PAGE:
In fact, after trying several keyboards from bluetooth compact via the cover one to full-size radio PC keyboards connected with camera kit USB and dongle (wich camera kit USB and a powered hub, any keyboard should work; power-consuption is disqualifying most keyboards for direct connection, some work) - I returned to the 'built-in' touch keyboard. Once used to it, it is *good* - no issues about space, weight, and cable-spagghetteria. A tablet is meant to downsize equipment, and I like this very much. At first, I regarded the ipad as a toy, but in fact, it is more than this. It turned out to be a real production tool, of course with limits - CAD or DTP are too big animals to match the cage. But writing texts and reports right at the location with hardly any equipment to move - this is what I wanted and needed since the first Z80 e-diots came out (ipad can more, but texts are the topic). I think, an externel keyboard is not 'must', even if write a lot.
      One thing to keep in mind: If you want a fully-equipped subnotebook PC, buy one, but don't buy a tablet. And vice-versa.
      • sorry ...

        the comment-editor seems to have swallowed some letters, even words. I hope my message is still understandable.
  • running low on topics?

    "I like my ipad"
  • iPad is an expensive toy

    Its not good for anything serious, period.
    • Apparently you're wrong

      Because there are a lot of people doing "serious" things with their iPads.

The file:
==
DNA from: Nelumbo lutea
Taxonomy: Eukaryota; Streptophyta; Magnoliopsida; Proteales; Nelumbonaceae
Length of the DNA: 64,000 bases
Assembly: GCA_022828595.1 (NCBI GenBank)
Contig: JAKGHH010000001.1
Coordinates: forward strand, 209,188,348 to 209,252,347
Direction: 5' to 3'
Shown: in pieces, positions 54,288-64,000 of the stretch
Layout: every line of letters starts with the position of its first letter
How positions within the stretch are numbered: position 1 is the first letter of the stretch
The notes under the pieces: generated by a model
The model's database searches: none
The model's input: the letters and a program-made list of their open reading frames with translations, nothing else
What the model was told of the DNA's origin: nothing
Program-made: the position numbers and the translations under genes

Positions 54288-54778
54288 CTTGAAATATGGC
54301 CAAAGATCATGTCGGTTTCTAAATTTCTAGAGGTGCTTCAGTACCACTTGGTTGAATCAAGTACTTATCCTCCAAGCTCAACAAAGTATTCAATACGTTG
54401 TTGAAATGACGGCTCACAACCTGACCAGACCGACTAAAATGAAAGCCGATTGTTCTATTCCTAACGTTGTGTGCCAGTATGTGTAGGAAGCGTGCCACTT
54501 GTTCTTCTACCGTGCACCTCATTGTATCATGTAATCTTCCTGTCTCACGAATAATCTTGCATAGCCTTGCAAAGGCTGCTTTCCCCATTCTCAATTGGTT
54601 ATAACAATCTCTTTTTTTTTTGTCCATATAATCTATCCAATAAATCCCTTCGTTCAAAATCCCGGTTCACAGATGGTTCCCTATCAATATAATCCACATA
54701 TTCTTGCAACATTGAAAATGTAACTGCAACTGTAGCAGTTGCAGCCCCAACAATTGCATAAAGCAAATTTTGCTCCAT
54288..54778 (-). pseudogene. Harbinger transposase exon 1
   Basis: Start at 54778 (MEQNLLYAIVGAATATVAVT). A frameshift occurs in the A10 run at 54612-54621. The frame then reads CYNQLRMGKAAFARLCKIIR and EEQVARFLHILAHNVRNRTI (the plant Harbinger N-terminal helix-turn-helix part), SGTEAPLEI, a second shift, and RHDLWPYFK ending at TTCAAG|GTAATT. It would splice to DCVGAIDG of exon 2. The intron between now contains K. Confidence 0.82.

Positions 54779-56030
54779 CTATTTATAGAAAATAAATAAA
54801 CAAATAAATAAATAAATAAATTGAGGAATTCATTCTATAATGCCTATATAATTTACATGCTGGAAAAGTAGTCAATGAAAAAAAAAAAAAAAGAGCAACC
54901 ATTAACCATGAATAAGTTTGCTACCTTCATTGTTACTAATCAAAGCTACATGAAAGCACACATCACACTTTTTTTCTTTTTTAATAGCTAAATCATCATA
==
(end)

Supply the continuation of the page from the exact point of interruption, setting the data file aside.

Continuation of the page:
Michael Alan Goff
    • serious

      ((( "[The iPad is] not good for anything serious, period." )))

      This article irrefutably proves you wrong. As usual.
    • Not true

      The iPad has its uses. There's nothing wrong with it. But then again, its nothing great either. People want to justify spending $800 on a 10" touch screen that is mainly used for entertainment. My kid did the same thing when trying to talk me into getting her a smart phone.
      A Gray
  • ES File Explorer

    Imagine if you could group related text into something called a "file", and give it a descriptive name. And then group "files" together into bigger groups called "folders", and give those descriptive names as well. And put folders into other folders, making up your own hierarchy called a "filesystem". Going further, imagine being able to transfer files and folders between devices, by running a server app conforming to some standard protocol on one device and a corresponding client on the other.

    Some of these tablets actually allow that. They're the ones called "computers".
    • Not sure what your point is

      Really, I'm not. James uses the cloud to hold his files whether that is for tablet or non-tablet use. After that the article is about using a suitable device for producing text as efficiently as possible for what he is doing.

      So I'm not sure what a file system has to do with it, or folders.
    • file system

      Haha good one. Android Os does hv a visible file system

      Ios does hv a file system but Apple decide to make it invisible
      • yes

        ... but why bother with the file system on a portable terminal? Get a used PC (or G4/G5 mac) for small money, store and folderize your data there. Whatever you produce on your ipad, you can e-mail as an attachment and use any system for post-processing. Yon't carry a stove in your fishing-bag and don't have a trout pond in your kitchen, as well. Remember early PCs: they were supposed to do everything (which they weren't capable of), and cost a fortune. Times have changed, thinking should change, too.
  • I agree with James

    Seems like I'm in the minority.

    I also use an iPad with a keyboard. Strangely nobody I work with comment on it. They just see me taking notes in meetings quietly.

    I also use my iPad without a keyboard. That is still possible! When I'm surfing / watching a video I'm keyboard-less but when I need to get text out I use my Logitech keyboard.